Job success stems from telling good stories to self

Apr 6 2012 - 5:01pm

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It is the stories we tell ourselves that create the emotional foundation that ultimately makes up our lives, our successes and our failures. Storytelling, to ourselves and to others, is something we all do and humans have done for thousands of years.

The Academy award winning film director Stephen Soderbergh once said, "We have to have a version of our own story that we keep telling ourselves that allows us to get up in the morning. This version of yourself is what you sell to yourself."

The obvious question, then, is what story are we telling ourselves? Just as important, though, is what story are we telling others -- about ourselves, our skills, what we do and who we are, our business ideas and vision, our leadership?

Like the stories we tell ourselves, these stories have a major impact on our successes and our failures. The story you tell yourself will impact the actions you take. The story you tell others will impact the actions others will take in your behalf. Ironically, but absolutely, the story you tell yourself will play a major part in the story you tell others.

If you have a business idea, it's not about the logo you create or the business card you give out, it's about the story you tell that encompasses your vision and the very purpose of your business. If people relate well to that story, they will embrace your product or service. The same is true if you want to grow your business or champion a cause.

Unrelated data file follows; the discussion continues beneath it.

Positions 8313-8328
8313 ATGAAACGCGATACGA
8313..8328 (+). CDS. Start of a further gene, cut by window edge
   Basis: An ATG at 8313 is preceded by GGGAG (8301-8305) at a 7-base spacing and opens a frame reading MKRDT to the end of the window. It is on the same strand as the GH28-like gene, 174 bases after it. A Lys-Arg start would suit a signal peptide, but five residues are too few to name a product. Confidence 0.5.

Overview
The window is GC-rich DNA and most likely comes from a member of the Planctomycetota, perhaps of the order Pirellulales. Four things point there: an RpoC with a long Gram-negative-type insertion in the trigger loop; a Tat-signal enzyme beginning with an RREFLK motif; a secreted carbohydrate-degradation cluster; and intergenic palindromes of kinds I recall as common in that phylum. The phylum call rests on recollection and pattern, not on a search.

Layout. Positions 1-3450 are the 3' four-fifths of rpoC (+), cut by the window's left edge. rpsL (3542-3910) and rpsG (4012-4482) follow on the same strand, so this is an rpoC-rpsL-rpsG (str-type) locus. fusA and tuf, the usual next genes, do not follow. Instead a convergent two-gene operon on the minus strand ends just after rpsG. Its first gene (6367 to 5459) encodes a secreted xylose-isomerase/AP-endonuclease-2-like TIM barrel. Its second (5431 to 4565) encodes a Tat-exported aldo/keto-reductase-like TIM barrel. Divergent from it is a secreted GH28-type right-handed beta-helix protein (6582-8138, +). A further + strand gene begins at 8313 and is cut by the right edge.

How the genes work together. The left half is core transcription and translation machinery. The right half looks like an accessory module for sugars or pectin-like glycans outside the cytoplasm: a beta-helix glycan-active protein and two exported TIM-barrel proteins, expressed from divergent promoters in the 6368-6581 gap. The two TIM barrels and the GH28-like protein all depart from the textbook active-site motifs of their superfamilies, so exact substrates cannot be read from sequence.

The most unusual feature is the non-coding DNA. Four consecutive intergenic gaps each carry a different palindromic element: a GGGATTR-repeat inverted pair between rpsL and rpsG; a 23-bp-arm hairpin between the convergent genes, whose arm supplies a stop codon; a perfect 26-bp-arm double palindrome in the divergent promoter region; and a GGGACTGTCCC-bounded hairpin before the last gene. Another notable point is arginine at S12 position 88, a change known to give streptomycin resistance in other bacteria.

For those needing to boost their careers, it will be the story you tell yourself and the story you tell networking contacts, potential employers, and even family members that will determine your success. You should work on developing a captivating story of your career that you can begin sharing.

It begins, however, with the story you tell yourself about your skills, your value and your greatness, and the story you tell yourself about the opportunities available to you.

Over the years, I have worked with some who tell themselves the story that they have no skills, that they just can't keep a job or they just aren't what they once were. Some tell themselves there are no jobs out there and no one wants their skills. Such stories must be changed to change the actions that lead to success, both your actions and the actions of others.

Employers hire every day, new businesses start every day, old businesses redefine themselves and grow every day. It is the stories these people tell themselves and communicate to others that make that happen or not.

In today's age of social networking and ease of communication, once you have your story, the opportunities are limitless.

Ron Campbell has worked extensively in the job preparation and job search industry. He can be reached at 801-386-1111 or campbellrv@gmail.com.

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